What’s it for?: cognition and negative symptoms
What’s so great about it?: An add-on of a well tolerated/generally recognized as safe food preservative may improve cognition and negative symptoms

Sunovion’s SEP-363856
Mechanism: Although the exact mechanism of action is unknown, SEP-363856 is believed to activate TAAR1 (trace amine-associated receptor 1) in addition to 5-HT1A (serotonin 1A) receptors.
Phase: Completed phase 2 and has been awarded “Breakthrough Therapy” designation by FDA.
What’s it for: Positive and negative symptoms
What’s so great about it?: Novel, non D2 mechanism. May treat negative and positive symptoms. Good safety profile.

Karuna’s KarXt
Mechanism: M1/M4 muscarinic acetylcholine receptor agonist plus a blocking agent to prevent sweating and gastro side effects.
Phase: Phase 2 expected to be completed in November 2019
What’s it for?: Preclinically (in mice) it improves positive, negative, and cognitive symptoms. Whether or not this translates to people is unknown, but it was effective on cognition in humans with Alzheimer’s. The addition of the tropsium chloride blocker could reduce or eliminate the worst side effects.

Astella Pharma’s ASP-4345
Mechanism: Undefined
Phase: Phase 2 to be completed December 2019
What’s it for?: The primary indication is for cognition. It would be an add-on to antipsychotics.

Boehringer Ingelheim’s BI 425809
Mechanism: GlyT1 inhibitor
Phase: Phase 2 to be completed February 2020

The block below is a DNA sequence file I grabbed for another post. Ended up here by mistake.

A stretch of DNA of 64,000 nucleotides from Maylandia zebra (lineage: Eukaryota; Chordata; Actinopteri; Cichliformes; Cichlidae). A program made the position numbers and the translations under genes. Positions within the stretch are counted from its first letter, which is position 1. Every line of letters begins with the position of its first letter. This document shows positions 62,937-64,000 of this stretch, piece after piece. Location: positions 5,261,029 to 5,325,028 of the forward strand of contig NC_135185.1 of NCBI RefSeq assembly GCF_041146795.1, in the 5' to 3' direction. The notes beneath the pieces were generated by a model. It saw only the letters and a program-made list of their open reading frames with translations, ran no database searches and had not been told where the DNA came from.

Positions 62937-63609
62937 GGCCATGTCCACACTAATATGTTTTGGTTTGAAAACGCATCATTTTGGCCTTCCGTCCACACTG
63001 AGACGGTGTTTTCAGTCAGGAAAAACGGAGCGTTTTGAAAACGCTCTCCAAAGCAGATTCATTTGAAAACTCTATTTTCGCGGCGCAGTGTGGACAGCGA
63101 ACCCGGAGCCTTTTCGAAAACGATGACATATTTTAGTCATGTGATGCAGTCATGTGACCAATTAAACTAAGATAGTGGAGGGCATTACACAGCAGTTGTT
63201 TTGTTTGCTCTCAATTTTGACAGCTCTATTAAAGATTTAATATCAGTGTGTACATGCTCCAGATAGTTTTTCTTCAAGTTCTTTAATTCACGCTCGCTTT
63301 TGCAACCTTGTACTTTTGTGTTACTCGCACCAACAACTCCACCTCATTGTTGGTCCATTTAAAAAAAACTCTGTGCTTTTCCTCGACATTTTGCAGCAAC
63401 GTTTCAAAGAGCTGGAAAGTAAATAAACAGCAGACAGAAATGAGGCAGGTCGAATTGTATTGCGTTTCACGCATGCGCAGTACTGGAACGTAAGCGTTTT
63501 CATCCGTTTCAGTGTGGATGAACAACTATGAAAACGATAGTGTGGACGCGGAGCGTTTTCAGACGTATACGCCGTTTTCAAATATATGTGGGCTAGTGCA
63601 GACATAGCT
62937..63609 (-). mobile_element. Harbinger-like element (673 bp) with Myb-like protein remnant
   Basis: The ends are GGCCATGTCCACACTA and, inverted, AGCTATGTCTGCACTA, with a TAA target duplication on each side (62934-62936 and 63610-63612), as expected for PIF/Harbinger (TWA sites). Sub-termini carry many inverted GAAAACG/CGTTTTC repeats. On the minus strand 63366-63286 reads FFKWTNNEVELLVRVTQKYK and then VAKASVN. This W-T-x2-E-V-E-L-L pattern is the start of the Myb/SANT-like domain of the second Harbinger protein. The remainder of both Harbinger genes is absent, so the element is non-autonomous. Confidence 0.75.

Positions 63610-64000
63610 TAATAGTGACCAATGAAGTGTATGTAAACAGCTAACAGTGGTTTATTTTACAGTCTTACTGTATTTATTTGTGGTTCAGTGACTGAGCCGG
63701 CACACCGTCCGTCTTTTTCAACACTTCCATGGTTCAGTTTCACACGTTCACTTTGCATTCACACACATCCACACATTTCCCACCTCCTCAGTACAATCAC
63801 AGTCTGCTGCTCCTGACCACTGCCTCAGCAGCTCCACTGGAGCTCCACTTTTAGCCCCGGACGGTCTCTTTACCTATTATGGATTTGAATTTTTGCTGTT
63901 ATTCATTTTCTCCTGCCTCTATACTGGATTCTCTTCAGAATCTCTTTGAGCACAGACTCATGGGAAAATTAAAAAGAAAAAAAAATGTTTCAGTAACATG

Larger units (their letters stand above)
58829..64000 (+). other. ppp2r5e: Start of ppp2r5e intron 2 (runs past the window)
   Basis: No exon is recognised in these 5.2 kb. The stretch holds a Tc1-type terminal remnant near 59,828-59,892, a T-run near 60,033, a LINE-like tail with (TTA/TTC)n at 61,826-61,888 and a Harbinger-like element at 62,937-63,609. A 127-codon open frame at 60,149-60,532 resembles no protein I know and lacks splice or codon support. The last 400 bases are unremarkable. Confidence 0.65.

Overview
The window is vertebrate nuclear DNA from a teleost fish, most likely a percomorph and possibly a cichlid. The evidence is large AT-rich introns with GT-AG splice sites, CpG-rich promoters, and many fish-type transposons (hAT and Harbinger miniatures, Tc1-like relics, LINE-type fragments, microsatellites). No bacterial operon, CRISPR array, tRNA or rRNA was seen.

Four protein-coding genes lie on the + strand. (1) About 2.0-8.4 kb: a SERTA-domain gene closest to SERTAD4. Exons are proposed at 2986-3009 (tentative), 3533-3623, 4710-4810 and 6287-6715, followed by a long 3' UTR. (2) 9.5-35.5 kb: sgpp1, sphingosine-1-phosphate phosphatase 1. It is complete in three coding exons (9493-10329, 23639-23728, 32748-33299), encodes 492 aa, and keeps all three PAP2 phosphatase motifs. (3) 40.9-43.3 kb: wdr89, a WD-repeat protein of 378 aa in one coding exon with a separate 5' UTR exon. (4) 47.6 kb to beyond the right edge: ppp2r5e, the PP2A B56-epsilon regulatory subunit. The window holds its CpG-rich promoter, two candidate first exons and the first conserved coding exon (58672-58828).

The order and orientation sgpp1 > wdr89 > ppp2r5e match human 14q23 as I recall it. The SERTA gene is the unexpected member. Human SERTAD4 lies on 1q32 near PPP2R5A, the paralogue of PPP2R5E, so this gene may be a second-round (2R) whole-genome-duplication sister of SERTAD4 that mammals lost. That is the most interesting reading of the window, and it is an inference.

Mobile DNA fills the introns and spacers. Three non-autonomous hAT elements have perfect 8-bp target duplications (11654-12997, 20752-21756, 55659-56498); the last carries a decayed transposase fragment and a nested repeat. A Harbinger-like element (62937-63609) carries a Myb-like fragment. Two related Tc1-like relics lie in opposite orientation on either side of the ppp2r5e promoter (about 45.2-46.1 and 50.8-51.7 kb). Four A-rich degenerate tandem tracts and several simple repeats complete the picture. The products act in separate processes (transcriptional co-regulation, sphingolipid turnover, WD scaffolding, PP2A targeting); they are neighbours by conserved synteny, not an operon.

What’s it for?: Treating cognitive impairment

Takeda’s TAK-831
Mechanism: D amino acid oxidase inhibitor
Phase: Phase 2 scheduled to complete in April 2020
What’s it for?: negative symptoms and cognitive impairment

Hoffman La-Roche’s RO6889450
Mechanism: Undefined
Phase: Phase 2 scheduled to be completed July 2020
What’s it for?: Negative symptoms

Biogen’s BIIB-104
Mechanism: positive allosteric modulator (PAM) of the AMPA receptor
Phase: Phase 2 scheduled to be complted April 2020
What’s it for?: Cognitive impairment in schizophrenia

Notes:
Companies plan an end date to their trials, but often they end up getting extended.
Timelines: It typically takes 2-3 years for a phase 3 study, and the FDA 9 months to a year for review, if there were positive results. Phase 2 can take around 2 years, it can vary. There is often significant time in between the phases as the companies strategize, raise capital, analyze data, etc.